New Delhi could be about to lockdown and it's nothing to do with COVID-19

Morning haze and smog envelops the skyline in New Delhi, India, Friday, Nov. 5, 2021.
Morning haze and smog envelops the skyline in New Delhi, India, Friday, Nov. 5, 2021. Copyright Altaf Qadri / AP
By Josephine Joly with AFP
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Authorities in the Indian capital are mulling a call to halt all non-essential travel and close offices.


Schools were closed indefinitely, construction work stopped and some coal-based power plants ordered shut in New Delhi on Wednesday to protect citizens from toxic smog.

The stop to construction activities is to last until November 21, the Commission for Air Quality Management has ordered. 

It has also banned trucks from carrying non-essential goods.

It comes as authorities in Delhi mull whether to follow the orders of justices and go into a wider "pollution lockdown".

That would see all non-essential travel halted and offices closed. 

Millions of people will be forced to work from home if the lockdown is imposed, and it is unclear how long it might last.

Air quality in the Indian capital has been off the scale in recent weeks.

Schools were already shut for a week on Saturday to avoid children breathing the polluted air.

Delhi is ranked one of the world's most polluted cities, with a hazardous melange of factory and vehicle emissions and smoke from agricultural fires settling in the skies over its 20 million population.

The capital's chief minister Arvind Kejriwal said his government would consider the court's suggestion after consulting with stakeholders.

"Pollution lockdowns have never happened before. It will be an extreme step," he added.

Kejriwal said that construction activity would be halted for four days to cut down dust from vast, open sites.

The Central Pollution Control Board on Friday advised authorities to prepare "for implementation of measures under 'emergency' category".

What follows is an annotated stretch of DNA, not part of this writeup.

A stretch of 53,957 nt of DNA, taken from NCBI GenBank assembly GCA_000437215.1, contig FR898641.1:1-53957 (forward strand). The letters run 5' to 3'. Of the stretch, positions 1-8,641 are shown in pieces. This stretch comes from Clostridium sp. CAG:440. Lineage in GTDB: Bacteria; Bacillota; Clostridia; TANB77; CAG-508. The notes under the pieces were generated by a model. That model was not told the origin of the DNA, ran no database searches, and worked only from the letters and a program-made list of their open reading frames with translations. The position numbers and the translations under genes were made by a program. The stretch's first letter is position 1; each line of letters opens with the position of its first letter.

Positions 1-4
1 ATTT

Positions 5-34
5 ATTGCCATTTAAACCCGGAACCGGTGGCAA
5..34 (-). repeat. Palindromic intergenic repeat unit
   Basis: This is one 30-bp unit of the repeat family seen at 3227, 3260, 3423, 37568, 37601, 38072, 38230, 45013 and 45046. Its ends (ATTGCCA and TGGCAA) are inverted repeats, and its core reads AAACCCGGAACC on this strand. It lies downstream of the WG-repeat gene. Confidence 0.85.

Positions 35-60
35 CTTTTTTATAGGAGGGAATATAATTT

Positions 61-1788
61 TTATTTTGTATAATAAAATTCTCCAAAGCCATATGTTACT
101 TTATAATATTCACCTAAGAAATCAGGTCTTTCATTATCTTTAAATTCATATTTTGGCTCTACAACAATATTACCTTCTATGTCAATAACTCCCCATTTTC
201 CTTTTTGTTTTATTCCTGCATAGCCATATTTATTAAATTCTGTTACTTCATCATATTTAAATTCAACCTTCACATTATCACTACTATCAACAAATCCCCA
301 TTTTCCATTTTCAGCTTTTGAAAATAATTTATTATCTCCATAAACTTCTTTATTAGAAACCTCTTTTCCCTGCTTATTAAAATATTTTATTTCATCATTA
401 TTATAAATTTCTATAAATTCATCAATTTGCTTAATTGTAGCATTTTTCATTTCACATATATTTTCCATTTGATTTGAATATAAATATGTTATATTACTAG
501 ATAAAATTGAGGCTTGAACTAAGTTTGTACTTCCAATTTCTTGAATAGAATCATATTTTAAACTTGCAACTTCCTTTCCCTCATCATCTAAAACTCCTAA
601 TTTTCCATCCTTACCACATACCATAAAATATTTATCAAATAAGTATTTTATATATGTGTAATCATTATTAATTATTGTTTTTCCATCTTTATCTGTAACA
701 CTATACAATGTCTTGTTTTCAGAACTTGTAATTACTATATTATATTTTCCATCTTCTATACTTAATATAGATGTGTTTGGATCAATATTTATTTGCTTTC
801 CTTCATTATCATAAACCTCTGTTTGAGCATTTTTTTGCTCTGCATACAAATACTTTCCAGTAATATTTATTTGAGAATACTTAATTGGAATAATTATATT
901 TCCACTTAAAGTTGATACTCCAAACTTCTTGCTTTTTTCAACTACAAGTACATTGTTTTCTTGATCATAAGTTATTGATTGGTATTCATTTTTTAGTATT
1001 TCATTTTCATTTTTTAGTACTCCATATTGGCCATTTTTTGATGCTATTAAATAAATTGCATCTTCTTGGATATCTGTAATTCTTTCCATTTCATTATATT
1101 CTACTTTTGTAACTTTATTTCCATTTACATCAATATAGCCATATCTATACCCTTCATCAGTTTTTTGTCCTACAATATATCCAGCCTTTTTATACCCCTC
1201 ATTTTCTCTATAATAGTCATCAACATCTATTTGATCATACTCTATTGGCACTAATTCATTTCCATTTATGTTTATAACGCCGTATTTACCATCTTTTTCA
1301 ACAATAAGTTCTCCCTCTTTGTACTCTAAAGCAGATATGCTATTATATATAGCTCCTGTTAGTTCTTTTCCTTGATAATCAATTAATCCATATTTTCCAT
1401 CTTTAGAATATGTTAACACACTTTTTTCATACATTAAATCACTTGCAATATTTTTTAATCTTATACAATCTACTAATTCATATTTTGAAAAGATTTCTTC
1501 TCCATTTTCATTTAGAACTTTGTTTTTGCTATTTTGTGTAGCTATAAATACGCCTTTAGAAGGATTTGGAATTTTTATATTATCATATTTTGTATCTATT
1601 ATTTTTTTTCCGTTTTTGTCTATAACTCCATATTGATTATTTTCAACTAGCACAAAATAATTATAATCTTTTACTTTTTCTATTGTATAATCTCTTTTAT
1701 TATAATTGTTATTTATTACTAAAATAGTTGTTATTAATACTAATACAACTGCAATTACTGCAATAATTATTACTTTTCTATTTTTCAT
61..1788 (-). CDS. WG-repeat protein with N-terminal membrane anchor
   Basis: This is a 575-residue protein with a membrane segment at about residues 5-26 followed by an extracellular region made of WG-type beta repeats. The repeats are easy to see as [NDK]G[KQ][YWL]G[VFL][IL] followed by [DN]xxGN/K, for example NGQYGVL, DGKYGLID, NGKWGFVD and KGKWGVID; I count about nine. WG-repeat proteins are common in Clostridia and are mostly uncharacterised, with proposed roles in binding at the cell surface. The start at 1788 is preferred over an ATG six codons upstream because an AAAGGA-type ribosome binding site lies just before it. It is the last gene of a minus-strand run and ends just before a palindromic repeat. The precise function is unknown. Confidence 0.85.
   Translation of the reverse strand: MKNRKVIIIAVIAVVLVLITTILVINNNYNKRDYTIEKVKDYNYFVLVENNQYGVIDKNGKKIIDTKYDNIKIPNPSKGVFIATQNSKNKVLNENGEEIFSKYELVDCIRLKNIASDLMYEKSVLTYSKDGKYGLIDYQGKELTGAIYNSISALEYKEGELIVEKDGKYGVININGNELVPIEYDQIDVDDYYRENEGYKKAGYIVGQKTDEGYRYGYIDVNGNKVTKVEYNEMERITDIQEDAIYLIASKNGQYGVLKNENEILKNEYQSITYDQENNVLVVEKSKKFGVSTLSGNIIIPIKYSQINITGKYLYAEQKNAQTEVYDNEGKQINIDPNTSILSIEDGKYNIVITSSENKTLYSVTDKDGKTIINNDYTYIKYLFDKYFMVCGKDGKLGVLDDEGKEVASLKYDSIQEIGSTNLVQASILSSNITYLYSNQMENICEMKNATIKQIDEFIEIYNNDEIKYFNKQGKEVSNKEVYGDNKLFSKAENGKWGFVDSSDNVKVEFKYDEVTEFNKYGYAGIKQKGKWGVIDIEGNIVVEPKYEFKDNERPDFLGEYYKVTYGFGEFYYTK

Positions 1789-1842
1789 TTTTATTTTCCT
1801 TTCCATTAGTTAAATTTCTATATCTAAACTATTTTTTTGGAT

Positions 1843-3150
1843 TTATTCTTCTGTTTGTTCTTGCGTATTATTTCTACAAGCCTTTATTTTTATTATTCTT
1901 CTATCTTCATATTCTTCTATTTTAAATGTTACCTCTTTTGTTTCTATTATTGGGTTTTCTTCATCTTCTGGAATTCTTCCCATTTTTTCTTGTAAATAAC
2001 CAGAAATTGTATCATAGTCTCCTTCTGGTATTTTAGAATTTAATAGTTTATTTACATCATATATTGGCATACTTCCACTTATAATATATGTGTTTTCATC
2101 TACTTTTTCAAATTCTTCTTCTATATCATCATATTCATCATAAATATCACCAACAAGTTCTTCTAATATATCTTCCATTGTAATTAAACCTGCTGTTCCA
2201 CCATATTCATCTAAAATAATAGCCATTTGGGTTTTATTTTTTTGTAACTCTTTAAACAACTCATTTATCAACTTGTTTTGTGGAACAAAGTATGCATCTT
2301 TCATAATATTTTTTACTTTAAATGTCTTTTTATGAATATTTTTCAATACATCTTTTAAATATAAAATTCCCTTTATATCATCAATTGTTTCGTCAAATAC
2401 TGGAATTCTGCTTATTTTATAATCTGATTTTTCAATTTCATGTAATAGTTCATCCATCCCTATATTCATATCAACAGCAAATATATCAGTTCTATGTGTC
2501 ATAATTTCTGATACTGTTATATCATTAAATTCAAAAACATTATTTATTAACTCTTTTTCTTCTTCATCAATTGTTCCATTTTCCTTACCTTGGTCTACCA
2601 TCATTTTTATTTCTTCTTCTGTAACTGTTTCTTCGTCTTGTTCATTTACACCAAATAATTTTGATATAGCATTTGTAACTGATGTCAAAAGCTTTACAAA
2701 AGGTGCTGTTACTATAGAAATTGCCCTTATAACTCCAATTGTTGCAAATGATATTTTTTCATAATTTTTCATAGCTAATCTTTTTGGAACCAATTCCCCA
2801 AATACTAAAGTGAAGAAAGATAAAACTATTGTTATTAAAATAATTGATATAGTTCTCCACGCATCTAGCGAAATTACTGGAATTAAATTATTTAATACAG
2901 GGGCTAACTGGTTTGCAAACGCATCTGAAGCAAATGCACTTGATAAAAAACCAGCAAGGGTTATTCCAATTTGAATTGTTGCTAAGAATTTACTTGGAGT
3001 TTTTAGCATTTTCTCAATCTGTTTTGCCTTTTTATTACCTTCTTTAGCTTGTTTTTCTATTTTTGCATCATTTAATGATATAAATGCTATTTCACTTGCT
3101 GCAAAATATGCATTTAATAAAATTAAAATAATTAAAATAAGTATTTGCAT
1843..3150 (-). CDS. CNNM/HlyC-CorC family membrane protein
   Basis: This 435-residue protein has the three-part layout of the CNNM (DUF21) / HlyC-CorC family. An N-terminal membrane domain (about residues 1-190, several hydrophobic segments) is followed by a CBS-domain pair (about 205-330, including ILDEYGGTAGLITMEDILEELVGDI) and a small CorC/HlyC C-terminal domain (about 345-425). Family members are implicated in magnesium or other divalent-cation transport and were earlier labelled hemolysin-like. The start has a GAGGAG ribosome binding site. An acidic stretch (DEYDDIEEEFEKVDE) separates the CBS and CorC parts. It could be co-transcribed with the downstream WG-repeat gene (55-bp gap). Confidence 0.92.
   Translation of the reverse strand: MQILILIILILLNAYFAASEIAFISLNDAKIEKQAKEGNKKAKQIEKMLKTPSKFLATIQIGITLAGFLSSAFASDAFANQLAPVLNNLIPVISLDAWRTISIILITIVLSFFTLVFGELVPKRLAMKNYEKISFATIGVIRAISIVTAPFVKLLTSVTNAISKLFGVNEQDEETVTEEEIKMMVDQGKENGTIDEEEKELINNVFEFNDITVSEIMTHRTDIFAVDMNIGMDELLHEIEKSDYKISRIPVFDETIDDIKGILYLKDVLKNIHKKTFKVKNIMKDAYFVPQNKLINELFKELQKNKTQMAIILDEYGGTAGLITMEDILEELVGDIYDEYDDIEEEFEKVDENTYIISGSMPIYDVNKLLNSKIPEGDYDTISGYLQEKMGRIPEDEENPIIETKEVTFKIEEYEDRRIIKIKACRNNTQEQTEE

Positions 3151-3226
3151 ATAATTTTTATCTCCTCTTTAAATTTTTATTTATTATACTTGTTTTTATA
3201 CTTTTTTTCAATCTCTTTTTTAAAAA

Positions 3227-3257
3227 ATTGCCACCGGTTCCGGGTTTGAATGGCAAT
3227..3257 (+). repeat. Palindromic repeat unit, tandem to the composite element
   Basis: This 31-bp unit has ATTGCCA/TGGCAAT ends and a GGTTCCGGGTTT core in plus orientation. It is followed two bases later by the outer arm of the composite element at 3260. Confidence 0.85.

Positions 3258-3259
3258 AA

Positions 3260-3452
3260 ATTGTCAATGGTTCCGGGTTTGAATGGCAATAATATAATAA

It added the poor air quality would likely run until at least November 18 due to "low winds with calm conditions during the night".

On Saturday, levels of PM 2.5 particles – the smallest and most harmful, which can enter the bloodstream – topped 300 on the air quality index, 10 times the maximum daily limit recommended by the World Health Organization.

Hospitals also reported a sharp rise in patients complaining of breathing difficulties.

"We are getting 12-14 patients daily in the emergency, mostly at night, when the symptoms cause disturbed sleep and panic," Dr Suranjit Chatterjee from Apollo Hospitals told local media.

Government's pledge to clean up the city's air

Delhi's government has been vowing to clean up the city's air for years, but despite a Supreme Court ban on the burning of agricultural waste in the capital's neighbouring states – a major contributor to the city's pollution levels every winter – thousands of farmers still burn their stubble.


The number of farm fires this season has been the highest in the past four years, according to government data.

Earlier this year, the Delhi government opened its first "smog tower" containing 40 giant fans that pump 1,000 cubic metres of air per second through filters.

The €1.7m installation halves the number of harmful particulates in the air but only within a radius of one square kilometre, according to engineers.

A 2020 report by the Swiss organisation IQAir found that 22 of the world's 30 most polluted cities were in India, with Delhi ranked the most polluted capital globally.

The same year, the Lancet said 1.67 million deaths were attributable to air pollution in India in 2019, including almost 17,500 in the capital.


In recent days, the river flowing through Delhi, the Yamuna, was also choked with sickly white foam.

The city government has blamed the blight on "heavy sewage and industrial waste" discharged into the river from further upstream.

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